We all have to respect laws and courts all over the world. In the case of Asia Bibi, I demand justice. The government should not accept to be pressured by any group.
In addition, there are still news about terrorist attacks, for example during the elections of the Prime Minister in July 2018 when 30 people were killed in an electoral office. How do journalists in Pakistan operate to cover sensitive issues such as terrorism or religious conflicts and why do journalists become targets in these conflicts?
We journalists need to expose ourselves; that is why we are in danger. I think Pakistan is one of the most dangerous countries for journalists. So many of my friends became martyrs in their job: Cameramen, reporters, other journalists. We worked together. And if you see a person you know and he dies in a bomb attack, or terror attack, it increases the pressure. We are humans with hearts and we feel the pain. In our situation, we get pressure from all sides. Many groups are against us. Personally, I condemn the attack against the Karachi Press Club and demand the immediate release of journalist Nasarullah Chaudhry.
Have you been threatened because of your work?
Yes, many times. In the past, I have covered many critical topics, for example, I have revealed and exposed corrupt police officers in my reporting.
Another example: Before I came to the United States, I covered the issue of Gilgit-Baltistan. Pakistan is now mostly cleared from Taliban terrorists. But in Gilgit-Baltistan, there is an area called Challas and in that area, there is a district named Diamer. It is known that a few Taliban terrorists are most likely hiding in a forest there. I exposed in my column at Express News that in the area, 15 girl schools have been fired at. Do you know what happened after I published this column? Somebody – I do not know who – launched a campaign against me on social media.
The matter of the campaign is not that I am against terrorism, instead, they blame me for destroying tourism in Gilgit-Baltistan by suggesting the Taliban might still be in the area. They use very abusive language against me. They also threaten me in telephone calls, messages and by other means and say that they will kill me. They called my office and other people, too.
How do you and your colleagues protect yourselves?
Some people use pseudonyms, but they are a minority. If I say the truth, why do I need to hide my name? If I am afraid, why am I in this profession in the first place?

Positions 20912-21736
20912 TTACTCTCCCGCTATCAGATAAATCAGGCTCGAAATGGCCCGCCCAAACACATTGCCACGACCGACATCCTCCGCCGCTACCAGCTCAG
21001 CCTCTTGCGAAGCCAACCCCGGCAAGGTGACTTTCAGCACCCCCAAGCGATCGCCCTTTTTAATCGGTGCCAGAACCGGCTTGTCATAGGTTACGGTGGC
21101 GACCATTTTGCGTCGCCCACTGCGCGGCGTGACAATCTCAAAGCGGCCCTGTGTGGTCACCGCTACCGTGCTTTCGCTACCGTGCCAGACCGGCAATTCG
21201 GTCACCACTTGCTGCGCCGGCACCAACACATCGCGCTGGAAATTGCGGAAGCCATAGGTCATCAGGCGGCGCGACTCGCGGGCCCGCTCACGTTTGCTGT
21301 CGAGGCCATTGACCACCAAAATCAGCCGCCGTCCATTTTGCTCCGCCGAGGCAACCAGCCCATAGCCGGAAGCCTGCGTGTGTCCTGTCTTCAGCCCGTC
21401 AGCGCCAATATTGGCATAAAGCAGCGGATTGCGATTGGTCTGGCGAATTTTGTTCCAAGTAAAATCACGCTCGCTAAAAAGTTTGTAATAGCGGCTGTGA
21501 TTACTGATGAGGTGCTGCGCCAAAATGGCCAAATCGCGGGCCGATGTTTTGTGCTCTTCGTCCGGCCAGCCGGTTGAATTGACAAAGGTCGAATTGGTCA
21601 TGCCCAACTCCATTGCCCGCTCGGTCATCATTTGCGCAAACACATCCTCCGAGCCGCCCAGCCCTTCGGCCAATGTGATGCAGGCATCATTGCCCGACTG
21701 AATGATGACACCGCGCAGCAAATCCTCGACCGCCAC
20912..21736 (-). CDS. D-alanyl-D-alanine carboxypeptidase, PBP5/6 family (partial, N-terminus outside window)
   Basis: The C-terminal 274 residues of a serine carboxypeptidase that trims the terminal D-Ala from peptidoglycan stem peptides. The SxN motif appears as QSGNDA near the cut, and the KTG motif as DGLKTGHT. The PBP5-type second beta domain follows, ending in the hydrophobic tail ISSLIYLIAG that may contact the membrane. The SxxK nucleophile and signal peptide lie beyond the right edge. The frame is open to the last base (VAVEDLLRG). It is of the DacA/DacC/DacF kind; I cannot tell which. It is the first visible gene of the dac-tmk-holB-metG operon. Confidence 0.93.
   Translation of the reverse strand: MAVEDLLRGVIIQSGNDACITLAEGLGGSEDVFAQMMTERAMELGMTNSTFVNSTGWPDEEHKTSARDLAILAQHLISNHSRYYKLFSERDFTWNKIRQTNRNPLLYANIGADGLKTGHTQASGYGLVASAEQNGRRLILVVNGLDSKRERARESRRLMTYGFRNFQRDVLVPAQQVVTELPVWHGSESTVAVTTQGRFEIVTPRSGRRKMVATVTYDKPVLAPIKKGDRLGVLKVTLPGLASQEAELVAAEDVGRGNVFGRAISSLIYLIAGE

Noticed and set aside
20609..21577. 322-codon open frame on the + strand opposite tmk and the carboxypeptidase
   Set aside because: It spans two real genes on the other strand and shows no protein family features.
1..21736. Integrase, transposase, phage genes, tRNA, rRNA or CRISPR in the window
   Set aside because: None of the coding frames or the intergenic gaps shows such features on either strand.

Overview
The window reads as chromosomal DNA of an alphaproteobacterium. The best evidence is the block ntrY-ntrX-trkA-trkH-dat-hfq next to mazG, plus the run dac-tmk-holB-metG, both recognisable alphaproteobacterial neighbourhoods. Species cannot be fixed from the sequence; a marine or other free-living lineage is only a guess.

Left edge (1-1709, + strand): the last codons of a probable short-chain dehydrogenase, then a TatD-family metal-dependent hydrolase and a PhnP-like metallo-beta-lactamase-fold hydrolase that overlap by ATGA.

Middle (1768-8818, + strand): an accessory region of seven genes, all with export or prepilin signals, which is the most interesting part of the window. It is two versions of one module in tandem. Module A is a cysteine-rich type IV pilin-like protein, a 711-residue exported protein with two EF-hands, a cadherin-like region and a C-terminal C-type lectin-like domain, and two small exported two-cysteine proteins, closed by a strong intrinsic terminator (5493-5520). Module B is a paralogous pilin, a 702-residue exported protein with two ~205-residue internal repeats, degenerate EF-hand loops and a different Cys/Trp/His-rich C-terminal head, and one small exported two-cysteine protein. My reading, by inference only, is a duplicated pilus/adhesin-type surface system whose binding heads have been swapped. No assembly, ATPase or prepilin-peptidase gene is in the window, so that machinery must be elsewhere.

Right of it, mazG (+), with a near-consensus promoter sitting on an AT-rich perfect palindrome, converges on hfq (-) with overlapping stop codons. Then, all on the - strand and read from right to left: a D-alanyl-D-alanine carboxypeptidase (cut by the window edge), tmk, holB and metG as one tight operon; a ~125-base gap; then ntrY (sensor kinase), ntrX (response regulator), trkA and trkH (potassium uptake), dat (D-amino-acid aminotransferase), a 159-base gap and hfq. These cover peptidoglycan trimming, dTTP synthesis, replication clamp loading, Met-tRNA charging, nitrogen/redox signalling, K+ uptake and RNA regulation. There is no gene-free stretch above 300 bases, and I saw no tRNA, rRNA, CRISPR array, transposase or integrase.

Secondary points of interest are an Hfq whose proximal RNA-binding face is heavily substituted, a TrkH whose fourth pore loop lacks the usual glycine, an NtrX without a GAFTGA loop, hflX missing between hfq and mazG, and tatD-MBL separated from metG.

There is also security training and I have participated in a HEAT (Hostile Environment Awareness, note of the editor), but in the end, training is just training. If you or your family are walking in the street and someone shoots at you from a motorbike or a car, how can you protect yourself? I do not have any gun or a security guard. I have been injured and threatened, as well. My head has been injured five times. A muscle in my arm is damaged. A good journalist faces so many pressures and problems, their lives are always at stake. Some people choose to leave the country because of these dangers. I will go back but it is a dangerous situation for me.
You are also criticising that media managers do not pay enough attention to security precautions for their staff.
They do not care about us. They want breaking news as soon as possible. There was one instance where I wasn’t allowed to return to the newsroom to get a bulletproof vest before I had to report a shooting – because I shouldn’t be slower than our competitors.
But to get good work, they should also care for our lives and respect ethical standards. However, the undeserving middle management, who enjoy high wages and good facilities, are not interested in the security of the journalists. But we are the ones who were on location. We saw everything, we can write and report. We are the backbone of any TV or radio channel. But the owners neglect us, they neglect our lives. We play an important role in our society and we deserve a lot more.